Our biases tend to show in everything we write, and that’s probably okay. Whether journalist, reviewer, or academic, none of us/them could write truthfully if we tried too hard to “balance” points of view when our own view is very strong in one direction. It’s the purposely hidden biases we ought to worry about.
I’ve chosen as my first review on this site a book that I’m not especially urging you to read. Here’s why.
There Is No God: Atheists in America (Rowan & Littlefield, May 2013), is by David A. Williamson and George Yancey, associate professor and professor of sociology (respectively), at the University of North Texas. The book is based on studies conducted with self-identified atheists, ostensibly to determine why, when atheists are such a relatively small minority, they have such social and political influence.
That alone should have tipped me off, but I kept reading in order to determine how biased these authors actually were. I noticed that they teach in Texas, but my initial thought was that they’re among the limited number of non-believers in that state, perhaps freethinkers going against the tide.
But the tide is certainly not quite as described by Williamson and Yancey. Do atheists have an outsized political influence when compared to their numbers in this country? Consider how few atheists have reached national political office, and consider how likely it is that an atheist would be elected President. Studies have pretty much always said no, though Gallup polls lately have found that about half of Americans might now vote for one.
The book also discusses the polarization of the religious (especially Christian Right) and non-religious secular populations. True enough. Opposing world-views don’t make great bedfellows.
Williamson and Yancey discussed their theory that contact with other atheists via literature turns people into atheists. If it’s that easy to sway people away from irrational beliefs, then perhaps we need to get that “literature” into more hands.
To me, it felt odd to be examined, as an atheist, under a somewhat cloudy microscope by these academic authors. They did take pains to appear neutral in this 160-page volume. They listed questions that couldn’t be answered in their limited research, such as whether self-identified atheists differ in belief from those non-religious persons who do not claim the label. They also did an online survey on attitudes toward the Christian Right, as well as conducting in-person interviews, information detailed at the end of the book.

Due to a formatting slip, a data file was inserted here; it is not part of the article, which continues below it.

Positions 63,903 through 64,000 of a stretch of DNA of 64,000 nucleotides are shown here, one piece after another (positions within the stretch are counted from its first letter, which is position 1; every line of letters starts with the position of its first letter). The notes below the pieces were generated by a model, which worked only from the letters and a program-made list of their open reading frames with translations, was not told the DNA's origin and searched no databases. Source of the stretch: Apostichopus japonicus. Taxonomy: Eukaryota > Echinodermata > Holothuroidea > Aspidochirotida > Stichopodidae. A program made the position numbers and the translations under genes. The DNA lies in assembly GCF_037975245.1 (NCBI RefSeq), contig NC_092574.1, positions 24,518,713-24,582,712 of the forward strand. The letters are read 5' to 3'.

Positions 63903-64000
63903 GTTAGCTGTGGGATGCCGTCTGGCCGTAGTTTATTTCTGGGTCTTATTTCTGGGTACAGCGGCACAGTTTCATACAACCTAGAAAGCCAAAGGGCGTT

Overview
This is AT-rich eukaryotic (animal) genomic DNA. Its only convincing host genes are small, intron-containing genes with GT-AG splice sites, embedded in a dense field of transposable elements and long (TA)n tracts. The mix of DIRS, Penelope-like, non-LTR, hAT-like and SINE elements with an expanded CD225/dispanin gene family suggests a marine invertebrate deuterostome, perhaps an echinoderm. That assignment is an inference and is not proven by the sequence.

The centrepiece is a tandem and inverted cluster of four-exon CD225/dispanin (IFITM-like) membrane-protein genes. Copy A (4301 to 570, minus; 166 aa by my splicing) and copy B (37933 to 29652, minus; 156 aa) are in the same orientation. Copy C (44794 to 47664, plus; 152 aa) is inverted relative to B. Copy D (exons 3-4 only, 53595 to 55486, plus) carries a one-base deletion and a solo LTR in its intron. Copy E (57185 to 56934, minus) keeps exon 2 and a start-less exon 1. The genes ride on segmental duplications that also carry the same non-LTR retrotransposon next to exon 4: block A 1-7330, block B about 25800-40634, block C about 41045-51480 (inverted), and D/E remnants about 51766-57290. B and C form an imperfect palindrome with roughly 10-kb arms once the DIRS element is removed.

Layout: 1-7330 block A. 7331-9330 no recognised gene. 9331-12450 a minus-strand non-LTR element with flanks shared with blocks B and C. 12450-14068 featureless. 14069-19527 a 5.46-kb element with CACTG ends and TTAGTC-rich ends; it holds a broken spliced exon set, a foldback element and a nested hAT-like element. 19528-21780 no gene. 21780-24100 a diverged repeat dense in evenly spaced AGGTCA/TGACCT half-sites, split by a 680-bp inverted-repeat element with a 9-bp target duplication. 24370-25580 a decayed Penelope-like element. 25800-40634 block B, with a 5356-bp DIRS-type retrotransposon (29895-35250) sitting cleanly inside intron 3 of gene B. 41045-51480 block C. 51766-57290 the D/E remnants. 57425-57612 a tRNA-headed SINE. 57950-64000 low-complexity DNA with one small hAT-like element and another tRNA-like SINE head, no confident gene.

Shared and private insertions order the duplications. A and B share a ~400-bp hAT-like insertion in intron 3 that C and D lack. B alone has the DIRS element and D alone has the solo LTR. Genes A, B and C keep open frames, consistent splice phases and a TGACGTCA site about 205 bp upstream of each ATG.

Perhaps my lack of deep familiarity with sociological writing makes this book seem less comprehensive than it might be, but it’s written as though by academics studying alien insects, trying to understand if not quite sympathize. Their efforts seemed focused on trying to pin down when and exactly how their interviewees turned atheist. They write that atheists are fine with there being no “mystery.” They see more atheists coming out, and they particularly make note of their concern with those who would prefer to get rid of all religion.
Wrote the reviewer at Booklist: “The authors’ dispassionate and helpful analysis of extreme atheism also demonstrates that compassion and compromise come from the center.” Again I must say, “What?!” So-called “extreme atheists” never try to control other people’s bodies, never try to prevent anyone from going to church or believing whatever they like. A secular society is something about which there should never be compromise.
- Yancey is a Patheos blogger and talks about the book here.
- Friendly Atheist mentioned the book in this post.
Copyright (c) 2013 by Susan K. Perry, Ph.D.